What happens when moving with kids? The answers are as different as kids themselves. Some may be ready to wave goodbye to the old place with both hands. Others may be on a hair trigger for mutiny at the very mention of moving.
Keep in mind that kids are people, too. Respect their feelings, but be sincere. With that in mind, here are a few ideas that may help you get the right psychology going for your brood.
Younger kids are generally easier to enthuse about moving, especially if they are not yet acculturated to the world outside the home. Something as simple as a coloring book about moving day can help them look forward to the adventure. You might even draw a picture and talk about how strong men with a big moving truck are going to take your furniture to your new home. Little ones tend to take emotional cues from mom and dad. If you’re genuinely excited, chances are they will be, too.
Older kids, those in middle school or high school, can be a tougher sell. Some may even feel a little resentful, especially if they will have to leave a boyfriend or girlfriend behind. Or if they are looking forward to a special event, such as a school bash.
Total agreement may be elusive, but seek it anyway. Try to loop your kids into the decision-making where you can. Maybe they can be part of the house-hunting process. If not, a family visit to the new home can quell worries. Many properties nowadays can be viewed online, some even have video tours. Focus on the good and look for the positives. (Your new room is pretty cool. We have a lot less grass to cut now. The people next door have a daughter your age.)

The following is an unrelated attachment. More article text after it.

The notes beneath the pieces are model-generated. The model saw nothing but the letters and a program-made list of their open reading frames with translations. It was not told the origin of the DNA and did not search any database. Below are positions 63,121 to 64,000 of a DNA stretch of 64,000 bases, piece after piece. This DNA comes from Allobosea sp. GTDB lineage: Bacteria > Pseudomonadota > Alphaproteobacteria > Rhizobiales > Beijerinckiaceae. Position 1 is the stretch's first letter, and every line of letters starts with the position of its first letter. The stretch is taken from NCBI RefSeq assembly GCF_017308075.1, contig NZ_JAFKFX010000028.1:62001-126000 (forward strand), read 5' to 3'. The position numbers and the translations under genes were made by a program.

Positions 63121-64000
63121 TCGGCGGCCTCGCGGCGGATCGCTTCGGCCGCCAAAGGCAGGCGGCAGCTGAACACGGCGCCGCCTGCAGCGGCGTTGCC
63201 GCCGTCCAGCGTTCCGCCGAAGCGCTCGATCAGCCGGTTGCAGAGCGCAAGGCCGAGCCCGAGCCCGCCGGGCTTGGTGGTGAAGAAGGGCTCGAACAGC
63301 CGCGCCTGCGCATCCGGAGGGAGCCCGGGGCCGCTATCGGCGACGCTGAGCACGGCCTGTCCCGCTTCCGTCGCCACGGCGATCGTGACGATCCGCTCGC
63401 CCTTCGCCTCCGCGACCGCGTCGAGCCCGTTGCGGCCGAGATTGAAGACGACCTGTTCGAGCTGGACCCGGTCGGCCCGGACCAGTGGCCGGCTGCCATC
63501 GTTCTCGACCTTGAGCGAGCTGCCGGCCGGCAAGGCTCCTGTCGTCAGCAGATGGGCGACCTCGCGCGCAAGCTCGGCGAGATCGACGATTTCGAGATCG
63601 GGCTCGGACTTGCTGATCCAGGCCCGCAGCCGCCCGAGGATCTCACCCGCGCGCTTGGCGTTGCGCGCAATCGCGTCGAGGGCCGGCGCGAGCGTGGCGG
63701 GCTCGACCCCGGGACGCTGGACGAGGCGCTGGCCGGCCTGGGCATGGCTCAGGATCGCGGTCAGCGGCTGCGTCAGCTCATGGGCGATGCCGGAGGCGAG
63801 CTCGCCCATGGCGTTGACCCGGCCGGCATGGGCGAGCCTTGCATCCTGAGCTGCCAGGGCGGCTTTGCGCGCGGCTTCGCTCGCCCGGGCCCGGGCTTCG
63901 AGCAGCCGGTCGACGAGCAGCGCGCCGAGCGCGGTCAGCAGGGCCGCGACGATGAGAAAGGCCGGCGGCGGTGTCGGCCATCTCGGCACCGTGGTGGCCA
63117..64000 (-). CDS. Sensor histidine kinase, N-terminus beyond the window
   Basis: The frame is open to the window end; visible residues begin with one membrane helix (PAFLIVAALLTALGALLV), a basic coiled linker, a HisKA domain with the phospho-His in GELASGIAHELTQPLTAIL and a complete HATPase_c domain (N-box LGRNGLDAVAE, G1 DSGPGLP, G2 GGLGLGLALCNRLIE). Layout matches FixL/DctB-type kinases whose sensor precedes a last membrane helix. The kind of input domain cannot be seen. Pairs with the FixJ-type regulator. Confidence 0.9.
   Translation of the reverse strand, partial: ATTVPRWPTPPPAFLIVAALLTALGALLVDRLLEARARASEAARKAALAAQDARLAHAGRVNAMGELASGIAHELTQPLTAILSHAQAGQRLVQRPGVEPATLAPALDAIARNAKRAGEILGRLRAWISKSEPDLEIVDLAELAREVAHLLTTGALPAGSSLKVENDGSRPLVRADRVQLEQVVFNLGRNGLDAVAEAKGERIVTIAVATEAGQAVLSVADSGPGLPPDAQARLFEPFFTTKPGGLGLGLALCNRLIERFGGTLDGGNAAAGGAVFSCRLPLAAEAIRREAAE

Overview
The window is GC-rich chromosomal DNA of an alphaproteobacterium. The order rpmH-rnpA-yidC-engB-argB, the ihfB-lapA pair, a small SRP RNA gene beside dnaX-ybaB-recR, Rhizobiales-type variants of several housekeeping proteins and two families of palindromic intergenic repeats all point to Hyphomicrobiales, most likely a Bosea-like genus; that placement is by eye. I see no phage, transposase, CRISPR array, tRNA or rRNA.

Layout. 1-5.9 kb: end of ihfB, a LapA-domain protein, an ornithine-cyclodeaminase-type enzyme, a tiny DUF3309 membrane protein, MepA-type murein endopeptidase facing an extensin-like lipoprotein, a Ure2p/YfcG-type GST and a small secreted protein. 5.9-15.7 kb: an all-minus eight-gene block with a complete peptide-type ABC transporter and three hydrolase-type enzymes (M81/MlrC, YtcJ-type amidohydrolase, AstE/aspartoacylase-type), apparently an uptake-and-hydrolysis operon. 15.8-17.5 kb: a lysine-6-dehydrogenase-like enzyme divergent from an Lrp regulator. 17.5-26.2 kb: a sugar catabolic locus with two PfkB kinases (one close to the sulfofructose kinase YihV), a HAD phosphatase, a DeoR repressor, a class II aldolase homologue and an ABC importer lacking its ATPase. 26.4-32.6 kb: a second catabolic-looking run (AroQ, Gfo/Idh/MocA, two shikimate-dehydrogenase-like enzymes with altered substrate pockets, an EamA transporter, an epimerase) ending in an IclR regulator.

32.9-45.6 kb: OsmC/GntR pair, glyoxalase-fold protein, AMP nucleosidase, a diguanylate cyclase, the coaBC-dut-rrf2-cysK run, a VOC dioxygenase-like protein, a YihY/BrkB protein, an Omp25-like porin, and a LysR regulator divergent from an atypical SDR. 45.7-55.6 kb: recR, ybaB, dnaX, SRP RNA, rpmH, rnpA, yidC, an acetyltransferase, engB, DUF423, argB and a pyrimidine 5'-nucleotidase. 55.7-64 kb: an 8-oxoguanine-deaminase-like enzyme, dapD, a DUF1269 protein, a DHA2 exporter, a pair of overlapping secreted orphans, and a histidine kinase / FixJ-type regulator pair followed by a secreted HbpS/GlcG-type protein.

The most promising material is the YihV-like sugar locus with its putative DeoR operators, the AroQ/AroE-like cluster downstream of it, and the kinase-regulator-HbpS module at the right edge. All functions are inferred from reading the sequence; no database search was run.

Online tools like Google Earth can be a great way to create some excitement about the new neighborhood. Sit down together at the computer. Trace the route to your new home. Zoom in. What’s the neighborhood look like? Any swimming pools? Potential places for skateboarding? Parks or playgrounds? Trace the route to school. Where are the ball fields, basketball courts, tennis courts?
Explain to the kids that now is a good time to go through their things and weed out the old, outgrown, or broken stuff. Maybe they’d like to donate things to their school or a local charity. Or they could sell them and generate a little extra cash. Get the whole family involved in a moving sale with proceeds going into the kitty for next year’s vacation.
Saying goodbye to friends can be the hardest part about moving. Maybe you could throw a little get-together for everyone. A going away party, maybe, with good friends as guests of honor. Give them maps with your contact information. Or maybe a special “let’s-stay-in-touch” memento. Talk about the good times you’ve all had and remind everyone the best is yet to come. When you’re moving forward, life is always an adventure. No amount of distance or time can ever take away true friendships.